Friday, 26 December 2014

Gun-Nac (NES review)

Developer: Compile
Publisher: ASCII Corporation
Released: 1991

Gun Nac is a vertically scrolling shoot-em-up game that was released in Japan in 1990 and then a year later in America.

I was immediately struck by how similar it was to Space Megaforce (SNES, 1992) until I found out they were both developed by Compile. Each has a complicated but deep upgrade system and Gun-Nac features five primary weapons and four secondary bomb types. The main weapons are gained by collecting the items numbered 1-5 with the higher number being the most powerful; these can then be further upgraded by collecting Power P's. It's a nice progression system that encourages you to try out different items and put together a strategy for each situation you face. My only criticism is that it's possible to downgrade your weapon by accidentally collecting a lower numbered item - it's very frustrating when you're trying to dodge bullets and you run into an item that sends you from 5 to 1! The bombs are useful for when things get a bit too hectic and these can be powered up by collecting the different letters that correlate to your current item. One nice feature is that you visit a shop before the start of each level to upgrade your weapon and purchase a Wing that allows you to take two hits instead of one. The levels are long but don't outstay their welcome and each is distinctive enough to stop things getting stale. The bosses have some decent variety but strangely I found them easier than the preceding parts of the levels. Unlike a lot of other NES shooters Gun-Nac has smooth scrolling and absolutely zero slowdown, even when there's tons of bullets and enemies on screen. Be prepared for a challenge though as it's definitely a tough game, especially in the last two levels where deadly fire beams take over the majority of the screen.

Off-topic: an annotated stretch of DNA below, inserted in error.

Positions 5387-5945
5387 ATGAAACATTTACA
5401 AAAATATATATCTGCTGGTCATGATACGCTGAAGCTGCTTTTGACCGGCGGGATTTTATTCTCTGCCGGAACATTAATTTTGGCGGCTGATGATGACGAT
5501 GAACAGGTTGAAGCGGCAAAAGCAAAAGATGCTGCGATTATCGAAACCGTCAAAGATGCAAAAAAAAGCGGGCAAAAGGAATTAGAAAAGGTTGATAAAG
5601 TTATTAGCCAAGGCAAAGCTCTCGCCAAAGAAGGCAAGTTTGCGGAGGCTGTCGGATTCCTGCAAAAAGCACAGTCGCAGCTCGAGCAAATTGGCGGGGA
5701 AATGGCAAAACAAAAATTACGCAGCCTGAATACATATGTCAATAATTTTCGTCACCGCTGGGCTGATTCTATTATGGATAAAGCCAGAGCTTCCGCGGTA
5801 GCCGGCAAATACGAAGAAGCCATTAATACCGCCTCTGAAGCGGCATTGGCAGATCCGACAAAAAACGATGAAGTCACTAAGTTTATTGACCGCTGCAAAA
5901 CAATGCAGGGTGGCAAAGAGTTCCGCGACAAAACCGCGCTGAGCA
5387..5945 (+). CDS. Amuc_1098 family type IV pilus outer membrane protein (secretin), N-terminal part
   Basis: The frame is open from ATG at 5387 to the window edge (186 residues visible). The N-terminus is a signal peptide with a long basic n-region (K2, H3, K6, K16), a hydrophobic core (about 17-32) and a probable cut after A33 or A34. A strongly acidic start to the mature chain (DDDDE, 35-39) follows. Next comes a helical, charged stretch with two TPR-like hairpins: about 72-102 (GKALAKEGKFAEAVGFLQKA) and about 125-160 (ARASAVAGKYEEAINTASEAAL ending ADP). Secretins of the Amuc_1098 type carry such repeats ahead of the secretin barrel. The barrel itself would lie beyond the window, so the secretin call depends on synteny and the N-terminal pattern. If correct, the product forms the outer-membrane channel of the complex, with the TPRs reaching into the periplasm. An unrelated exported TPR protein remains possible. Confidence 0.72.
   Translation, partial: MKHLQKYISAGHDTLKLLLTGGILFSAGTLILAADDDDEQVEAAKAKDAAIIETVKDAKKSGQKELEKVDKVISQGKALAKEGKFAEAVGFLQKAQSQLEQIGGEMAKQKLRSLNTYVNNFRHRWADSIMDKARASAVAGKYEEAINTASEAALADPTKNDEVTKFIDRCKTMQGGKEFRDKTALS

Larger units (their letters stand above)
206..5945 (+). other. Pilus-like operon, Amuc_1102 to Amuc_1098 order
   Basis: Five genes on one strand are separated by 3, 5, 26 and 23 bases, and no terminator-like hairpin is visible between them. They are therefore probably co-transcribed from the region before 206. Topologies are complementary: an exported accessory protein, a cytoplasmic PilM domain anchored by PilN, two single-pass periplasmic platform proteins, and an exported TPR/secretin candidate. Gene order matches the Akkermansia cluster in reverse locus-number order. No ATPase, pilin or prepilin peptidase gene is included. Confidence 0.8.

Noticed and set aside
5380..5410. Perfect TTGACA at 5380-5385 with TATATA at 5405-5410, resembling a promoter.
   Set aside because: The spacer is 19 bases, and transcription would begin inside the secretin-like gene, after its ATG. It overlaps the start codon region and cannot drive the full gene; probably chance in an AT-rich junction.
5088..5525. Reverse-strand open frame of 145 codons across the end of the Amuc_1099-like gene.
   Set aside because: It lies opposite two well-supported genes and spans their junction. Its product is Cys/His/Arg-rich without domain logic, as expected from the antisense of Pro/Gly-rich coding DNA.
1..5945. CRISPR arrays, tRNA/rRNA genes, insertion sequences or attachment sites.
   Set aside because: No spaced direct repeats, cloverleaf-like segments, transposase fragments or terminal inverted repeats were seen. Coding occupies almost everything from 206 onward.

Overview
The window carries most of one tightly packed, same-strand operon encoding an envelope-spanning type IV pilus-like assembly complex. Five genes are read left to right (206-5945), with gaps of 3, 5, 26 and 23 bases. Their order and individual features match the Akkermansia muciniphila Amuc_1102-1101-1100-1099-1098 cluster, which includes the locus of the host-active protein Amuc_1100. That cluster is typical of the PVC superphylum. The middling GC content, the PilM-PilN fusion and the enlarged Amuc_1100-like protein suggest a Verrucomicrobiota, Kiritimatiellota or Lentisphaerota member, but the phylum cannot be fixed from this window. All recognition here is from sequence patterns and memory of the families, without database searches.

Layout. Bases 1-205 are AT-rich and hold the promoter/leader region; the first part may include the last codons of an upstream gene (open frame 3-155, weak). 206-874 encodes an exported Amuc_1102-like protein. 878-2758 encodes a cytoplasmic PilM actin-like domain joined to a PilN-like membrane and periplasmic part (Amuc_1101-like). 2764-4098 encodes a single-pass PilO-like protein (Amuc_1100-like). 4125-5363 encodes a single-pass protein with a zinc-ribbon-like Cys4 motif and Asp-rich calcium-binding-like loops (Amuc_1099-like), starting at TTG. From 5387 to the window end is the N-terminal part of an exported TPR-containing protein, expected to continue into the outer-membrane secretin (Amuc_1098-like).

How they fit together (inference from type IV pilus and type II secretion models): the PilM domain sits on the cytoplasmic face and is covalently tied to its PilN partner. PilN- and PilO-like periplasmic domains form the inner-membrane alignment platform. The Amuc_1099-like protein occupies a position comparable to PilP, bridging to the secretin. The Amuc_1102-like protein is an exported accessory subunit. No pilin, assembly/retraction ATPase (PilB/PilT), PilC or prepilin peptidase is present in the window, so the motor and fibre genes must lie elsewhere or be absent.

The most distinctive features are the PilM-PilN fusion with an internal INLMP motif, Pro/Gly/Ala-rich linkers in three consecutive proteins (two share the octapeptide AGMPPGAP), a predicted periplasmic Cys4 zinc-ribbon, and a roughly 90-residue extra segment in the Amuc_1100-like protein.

Gun-Nac is a technical masterpiece on Nintendo's underpowered console and Compile certainly got the best out of the system. If you're looking for a NES shooter give this one a try as it's depth and replayability put most other 8-bit shooters to shame.

Random trivia: For some reason the U.S. version of Gun-Nac had a number of things changed or omitted compared to the Famicom release. For example, the final boss was shortened and the ending had several scenes that were completely different.

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